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Gendered Professions

Have you heard of a “lady plumber” or a “woman writer” (or any other profession)? How about “gentleman plumber” or “man writer” (or any other profession)? What’s wrong with this picture?


  • Wow! I went to class and my teacher is a man professor!
  • A lady auto mechanic worked on my car.
  • My daughter is a woman doctor.


Job titles and professions are increasingly neutral when it comes to the sex of the person doing the work. The job of a plumber, nurse, pilot, or caregiver can belong to anyone. The error in the examples is in using lady, woman, gentleman, or man rather than female and male. You might have a female mechanic and a male nurse, and no one would think twice. But because gendering professions doesn’t make sense, why not just call them writers, plumbers, nurses, pilots, and caregivers?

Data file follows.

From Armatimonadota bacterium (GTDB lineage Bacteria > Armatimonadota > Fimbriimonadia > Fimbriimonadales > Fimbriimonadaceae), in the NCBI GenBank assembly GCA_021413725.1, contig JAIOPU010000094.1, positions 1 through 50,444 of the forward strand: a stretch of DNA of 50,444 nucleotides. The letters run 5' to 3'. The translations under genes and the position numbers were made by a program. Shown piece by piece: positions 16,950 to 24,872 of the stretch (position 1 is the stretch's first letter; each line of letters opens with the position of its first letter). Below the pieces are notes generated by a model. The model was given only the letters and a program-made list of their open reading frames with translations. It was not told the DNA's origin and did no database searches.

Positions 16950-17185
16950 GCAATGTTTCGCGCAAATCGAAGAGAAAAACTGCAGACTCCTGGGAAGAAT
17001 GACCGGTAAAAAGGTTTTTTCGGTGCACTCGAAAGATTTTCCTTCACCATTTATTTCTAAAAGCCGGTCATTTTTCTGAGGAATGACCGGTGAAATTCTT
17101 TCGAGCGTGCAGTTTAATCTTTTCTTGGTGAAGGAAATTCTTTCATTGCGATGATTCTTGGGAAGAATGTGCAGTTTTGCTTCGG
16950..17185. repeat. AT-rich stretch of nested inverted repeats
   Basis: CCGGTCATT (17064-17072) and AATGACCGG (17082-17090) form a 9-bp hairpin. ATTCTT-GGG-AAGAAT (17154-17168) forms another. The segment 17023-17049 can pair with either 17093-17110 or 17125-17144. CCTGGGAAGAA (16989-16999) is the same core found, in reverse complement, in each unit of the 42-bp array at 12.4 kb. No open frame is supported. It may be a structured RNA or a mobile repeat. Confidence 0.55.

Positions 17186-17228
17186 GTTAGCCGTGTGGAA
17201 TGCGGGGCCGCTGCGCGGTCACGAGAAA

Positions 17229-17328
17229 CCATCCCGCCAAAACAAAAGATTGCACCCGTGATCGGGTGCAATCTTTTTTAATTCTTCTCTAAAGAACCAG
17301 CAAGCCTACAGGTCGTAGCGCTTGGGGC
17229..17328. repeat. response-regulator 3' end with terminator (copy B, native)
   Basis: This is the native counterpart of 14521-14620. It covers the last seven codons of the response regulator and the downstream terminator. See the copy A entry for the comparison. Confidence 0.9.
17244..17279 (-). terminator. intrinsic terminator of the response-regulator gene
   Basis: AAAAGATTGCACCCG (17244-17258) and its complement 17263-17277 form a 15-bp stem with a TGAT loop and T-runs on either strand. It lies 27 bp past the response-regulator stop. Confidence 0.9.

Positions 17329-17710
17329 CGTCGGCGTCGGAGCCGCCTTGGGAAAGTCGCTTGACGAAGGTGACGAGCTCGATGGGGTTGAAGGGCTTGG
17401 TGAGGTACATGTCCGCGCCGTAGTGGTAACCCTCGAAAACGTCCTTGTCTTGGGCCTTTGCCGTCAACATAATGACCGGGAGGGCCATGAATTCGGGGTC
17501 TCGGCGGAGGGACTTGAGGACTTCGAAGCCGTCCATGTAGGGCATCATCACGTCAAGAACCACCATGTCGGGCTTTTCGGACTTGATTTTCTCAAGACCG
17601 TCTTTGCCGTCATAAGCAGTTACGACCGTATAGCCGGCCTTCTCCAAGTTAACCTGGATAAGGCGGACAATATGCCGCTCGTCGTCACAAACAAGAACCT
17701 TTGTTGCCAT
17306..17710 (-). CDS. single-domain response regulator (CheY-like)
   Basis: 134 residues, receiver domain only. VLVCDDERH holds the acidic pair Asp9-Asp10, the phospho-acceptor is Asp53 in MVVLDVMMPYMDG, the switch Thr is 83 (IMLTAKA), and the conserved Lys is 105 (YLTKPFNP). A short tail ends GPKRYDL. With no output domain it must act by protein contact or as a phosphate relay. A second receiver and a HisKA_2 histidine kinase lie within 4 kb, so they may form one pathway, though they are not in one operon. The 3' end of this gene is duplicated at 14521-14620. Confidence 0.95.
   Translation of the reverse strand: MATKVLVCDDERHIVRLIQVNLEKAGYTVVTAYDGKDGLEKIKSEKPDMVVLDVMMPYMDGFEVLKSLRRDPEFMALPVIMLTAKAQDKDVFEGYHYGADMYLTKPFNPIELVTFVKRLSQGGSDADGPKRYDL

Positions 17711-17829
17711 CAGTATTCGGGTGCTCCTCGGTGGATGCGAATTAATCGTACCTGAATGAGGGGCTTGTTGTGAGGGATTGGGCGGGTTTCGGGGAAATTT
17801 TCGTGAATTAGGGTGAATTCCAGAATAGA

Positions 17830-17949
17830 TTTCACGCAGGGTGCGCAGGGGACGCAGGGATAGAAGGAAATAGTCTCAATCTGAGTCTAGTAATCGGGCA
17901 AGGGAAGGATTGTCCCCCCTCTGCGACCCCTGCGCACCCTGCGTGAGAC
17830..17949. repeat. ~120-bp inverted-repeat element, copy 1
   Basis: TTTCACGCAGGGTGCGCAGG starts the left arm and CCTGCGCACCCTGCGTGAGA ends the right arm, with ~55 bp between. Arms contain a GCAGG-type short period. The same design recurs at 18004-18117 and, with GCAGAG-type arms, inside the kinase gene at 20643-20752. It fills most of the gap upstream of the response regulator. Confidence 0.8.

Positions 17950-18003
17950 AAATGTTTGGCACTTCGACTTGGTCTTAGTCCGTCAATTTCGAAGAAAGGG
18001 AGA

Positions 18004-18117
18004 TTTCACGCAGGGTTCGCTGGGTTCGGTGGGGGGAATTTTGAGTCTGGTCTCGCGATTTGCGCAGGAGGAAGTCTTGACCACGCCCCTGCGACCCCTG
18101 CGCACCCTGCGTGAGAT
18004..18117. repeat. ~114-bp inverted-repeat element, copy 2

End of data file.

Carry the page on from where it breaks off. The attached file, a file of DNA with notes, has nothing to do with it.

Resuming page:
Lady, woman, gentleman, and man are all nouns. In assigning an individual to a profession, the noun of the profession (e.g., plumber) needs an adjective (e.g., female), not a noun (e.g., woman), if one must indicate it. This tendency to gender professions is likely to disappear in the next decade or so.

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